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How can I wire a standard light switch to an extension cord? Answered

I am working on a project in which 2 light fixtures are wired up to an outdoor extension cord. I need to wire a light switch like the one pictured below to the extension cord. How can I go about doing this?




Best Answer 5 years ago

Are you thinking of doing an "inline" switch, where you put the box partway along the extension cord, between the plug end and the socket end? That's quite easy.

For outdoor use, get yourself an outdoor-rated single enclosure box (HomeDepot or your favorite local independent hardware store), with good, tight grommets for the breakout holes.

Cut your extension cord through at the point where you want the box (please, make sure it's unplugged first!). Strip about two inches of the outer insulation from the cut ends, then strip 1/2" from each of the three wires inside (black, white, and green).

Thread the two halves into the box from opposite ends, through the grommets. Give yourself at least three inches or more of each half inside the box, then attach the cable clamps to the cords inside the box so they can't pull back through the grommets.

Connect both green wires to the silver (sometimes green painted) grounding screw. Use needlenose pliers to make a loop out of the bare wire, and fit that loop around the screw. You must connect both wires to ground, or your lights will not have a proper grounded connection back to the house.

Twist the two white wires together, and cover them with a terminal cap. For a safe outdoor connection, cover the twisted together wire ends with silicone grease before screwing on the terminal cap. You can also buy caps preloaded with grease for weatherproof installations.

With the needlenose pliers, make loops in the two black wires, as you did with the green (ground) wires above. Attach one black wire to each of the two brass terminal screws, and tighten them completely.

Close up the box, making sure you seat the cover grommet in its slot properly. When you plug in the extension cord, you should be able to turn the lights at the other end on and off.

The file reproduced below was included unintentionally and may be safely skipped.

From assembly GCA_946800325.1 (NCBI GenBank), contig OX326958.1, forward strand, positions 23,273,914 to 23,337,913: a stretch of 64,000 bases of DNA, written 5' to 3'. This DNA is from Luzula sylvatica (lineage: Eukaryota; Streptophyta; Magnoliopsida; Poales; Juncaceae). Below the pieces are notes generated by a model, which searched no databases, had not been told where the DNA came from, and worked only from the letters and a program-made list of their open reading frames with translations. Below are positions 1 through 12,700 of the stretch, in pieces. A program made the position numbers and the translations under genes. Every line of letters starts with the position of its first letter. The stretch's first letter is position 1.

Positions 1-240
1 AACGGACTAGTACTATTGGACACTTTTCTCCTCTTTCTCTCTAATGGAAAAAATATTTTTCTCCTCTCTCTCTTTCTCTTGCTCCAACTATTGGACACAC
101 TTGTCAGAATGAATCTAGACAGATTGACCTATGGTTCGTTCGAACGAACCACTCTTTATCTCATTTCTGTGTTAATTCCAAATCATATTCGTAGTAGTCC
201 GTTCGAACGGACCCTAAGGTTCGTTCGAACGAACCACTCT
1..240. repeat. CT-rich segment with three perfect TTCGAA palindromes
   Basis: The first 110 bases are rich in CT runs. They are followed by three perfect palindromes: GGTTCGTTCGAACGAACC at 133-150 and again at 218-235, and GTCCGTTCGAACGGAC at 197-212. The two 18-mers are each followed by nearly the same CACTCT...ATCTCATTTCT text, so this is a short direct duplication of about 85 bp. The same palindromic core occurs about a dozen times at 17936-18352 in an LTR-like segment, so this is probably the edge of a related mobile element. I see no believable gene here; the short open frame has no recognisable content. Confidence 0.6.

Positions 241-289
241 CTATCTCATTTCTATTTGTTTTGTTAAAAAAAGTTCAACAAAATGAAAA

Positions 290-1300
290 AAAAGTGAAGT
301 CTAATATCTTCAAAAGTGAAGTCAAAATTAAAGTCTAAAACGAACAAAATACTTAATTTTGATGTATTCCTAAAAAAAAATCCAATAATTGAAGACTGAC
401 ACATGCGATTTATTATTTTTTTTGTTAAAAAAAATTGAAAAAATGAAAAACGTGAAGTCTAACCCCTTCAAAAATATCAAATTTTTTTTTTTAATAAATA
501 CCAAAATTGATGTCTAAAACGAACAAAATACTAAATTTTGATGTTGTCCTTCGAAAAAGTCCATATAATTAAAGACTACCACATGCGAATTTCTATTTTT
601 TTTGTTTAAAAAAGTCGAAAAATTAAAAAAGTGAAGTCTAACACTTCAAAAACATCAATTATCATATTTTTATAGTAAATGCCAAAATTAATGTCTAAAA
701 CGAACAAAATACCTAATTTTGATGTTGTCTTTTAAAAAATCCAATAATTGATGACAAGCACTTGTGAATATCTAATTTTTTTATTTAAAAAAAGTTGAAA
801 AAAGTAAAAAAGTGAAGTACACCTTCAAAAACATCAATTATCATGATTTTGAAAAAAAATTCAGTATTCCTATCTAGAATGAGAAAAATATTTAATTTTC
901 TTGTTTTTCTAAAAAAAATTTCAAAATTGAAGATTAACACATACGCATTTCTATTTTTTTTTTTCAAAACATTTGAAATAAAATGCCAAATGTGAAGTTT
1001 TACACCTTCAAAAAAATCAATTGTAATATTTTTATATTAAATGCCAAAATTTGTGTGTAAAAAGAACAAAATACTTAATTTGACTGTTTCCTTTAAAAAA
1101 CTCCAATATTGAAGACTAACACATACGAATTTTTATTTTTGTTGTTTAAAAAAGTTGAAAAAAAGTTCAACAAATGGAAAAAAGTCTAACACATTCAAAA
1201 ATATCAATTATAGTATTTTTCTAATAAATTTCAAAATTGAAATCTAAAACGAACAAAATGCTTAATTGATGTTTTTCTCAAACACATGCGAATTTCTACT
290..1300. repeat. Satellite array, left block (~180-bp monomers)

Awesome, thanks!

For indoor use, do i really need a ground plug? And if I am not going though a box, do I need to cut the white wire?

Thank you!!!

Always ground your circuit properly.

Always go through an enclosure. Those terminals are exposed, and they will be carrying 110VAC at about 10A. That is enough to kill you, or your parent, or your sibling, or your pet. It is also enough to burn down your house.

This is a very easy starter project for learning how to do electrical work. Do it right, and you'll be successful and learn good techniques you can apply to more complex projects.

Do it wrong, and at best you'll short out a circuit and blow a fuse, pissing off your parents. At worst, you will kill or seriously injure someone, or cause several thousand dollars in property damage.


Right. Code requires GFCI on outdoor outlets. Would you put another one on the extension cord itself? I thought it was not recommended to have them daisy-chained, but you have much more expertise in this area than I do.

Older properties might not have ANY GFCI, which is what would worry me. Check. You're right, they aren't supposed to be cascaded, but one should be present.

Over here, we can't mung together standard electrical parts into an externally rated power supply.

By the way, sorry for all that bold at the end of my comment. I missed out on a '</b>' tag :-(

As I noted below, this is an excellent starter project for you to learn about home electrical wiring. Do it right, and you can apply the same skills to replacing or adding light switches in your home, hooking up outlets, dimmer switches, all that good "home repair" stuff.

If it's more important to have something reliable, which you can use indoors or outdoors, you can also buy extension cords with switches built into them. Look for switched extension cord on Google; they cost about ten bucks.